Zixing Guo


Service Design
for Social Change

^Fika is a service connecting workers to other people who have outside perspectives, by encouraging habitual, social breaks.



Fika is a service that encourages workers to get outside perspectives on their relationship with work, through facilitated, habitual, social breaks, and guided introspection.

By slowing down and having these conversations, workers can reflect on their relationships, and alleviate the isolating effects of burnout and overwork. By having someone relatable to talk to, workers build out a network of support.

The building of relationships and trust depends on the time spent in proximity to one another. ^Fika, which takes its name from the Swedish cultural tradition, encourages workers to consistently take the time to grab a coffee with a friend or colleague.


Summer 2019
6 Months


Zixing Guo (me) - Research + Synthesis, UI/UX, Built Interactive Walkthrough, Information Architecture, Illustrations, Prototype

Andrew Le - Visual Direction, Research + Synthesis, Onboarding UI/UX, Poster Graphics


User Journey


High Fidelity Wireframes


I created a ‘point-and-click-adventure’ that showed how ^Fika is used in a day-to-day situation. This experience walkthrough was exhibited at the 2019 UW Design Show.

Note: Walkthrough is formatted and best viewed on a 16:9 screen

password: cake



Problem Space

^Fika was created as a response to the cultural internalization of overwork and burnout. With society placing increasing value in the importance of productivity, people are going into the workforce with the pressure to not only succeed, but to equate their self worth and personal “brand” with that of their employers.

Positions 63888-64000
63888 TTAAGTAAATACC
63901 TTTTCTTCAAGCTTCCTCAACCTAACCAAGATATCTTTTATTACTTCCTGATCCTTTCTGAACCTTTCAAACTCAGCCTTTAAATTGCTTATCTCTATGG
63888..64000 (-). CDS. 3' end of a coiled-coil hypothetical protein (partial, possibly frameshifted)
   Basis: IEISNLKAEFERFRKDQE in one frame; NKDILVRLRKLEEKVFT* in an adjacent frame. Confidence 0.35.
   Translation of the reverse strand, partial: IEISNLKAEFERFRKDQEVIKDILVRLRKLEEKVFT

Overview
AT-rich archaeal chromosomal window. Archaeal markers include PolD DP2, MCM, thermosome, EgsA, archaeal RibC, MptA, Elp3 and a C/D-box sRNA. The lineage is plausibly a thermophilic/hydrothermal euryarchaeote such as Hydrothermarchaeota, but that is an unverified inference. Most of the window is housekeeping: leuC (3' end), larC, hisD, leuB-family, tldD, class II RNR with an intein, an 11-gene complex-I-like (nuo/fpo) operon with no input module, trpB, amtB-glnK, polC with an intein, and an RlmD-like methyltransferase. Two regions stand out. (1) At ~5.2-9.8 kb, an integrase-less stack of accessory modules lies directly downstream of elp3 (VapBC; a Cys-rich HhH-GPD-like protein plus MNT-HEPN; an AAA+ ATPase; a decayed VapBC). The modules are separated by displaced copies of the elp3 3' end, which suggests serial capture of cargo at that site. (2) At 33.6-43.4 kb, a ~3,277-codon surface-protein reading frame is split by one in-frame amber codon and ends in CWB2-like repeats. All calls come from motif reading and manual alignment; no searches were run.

Competitive crunch culture, the effects of telecommuting on personal boundaries, and toxic policies, affect how people internalize, and then perpetuate ineffective and outdated work practices.

In the face of these issues, how can we get those working in high intensity environments, who lack the awareness, agency, and resources, to navigate the work-life blend? And with an issue that is so systemic and ingrained in professional industries, how can a response be designed for this?



^Fika, (originally known as ^Cake) was conceived at DUBHACKS 2018, a 24 hour hackathon.

This project was inspired by a chain of tweets by baker and game designer Jenn Sandercock. She tweeted her experience of working in AAA games in a response to TellTale Games mass layoffs in October 2018.


These layoffs angered many as it unexpectedly left many employees who worked months of overtime, jobless with no severance pay. This event sparked a wave of discourse and discussions around unionization in an industry that churns through its workers.

My Dubhacks Team : Zixing Guo (me), Jamilia Lopez, Elleyce Pahang, Andrew Le

My Dubhacks Team: Zixing Guo (me), Jamilia Lopez, Elleyce Pahang, Andrew Le



4 tech worker participants
Semi Structured Interviews
Directed Storytelling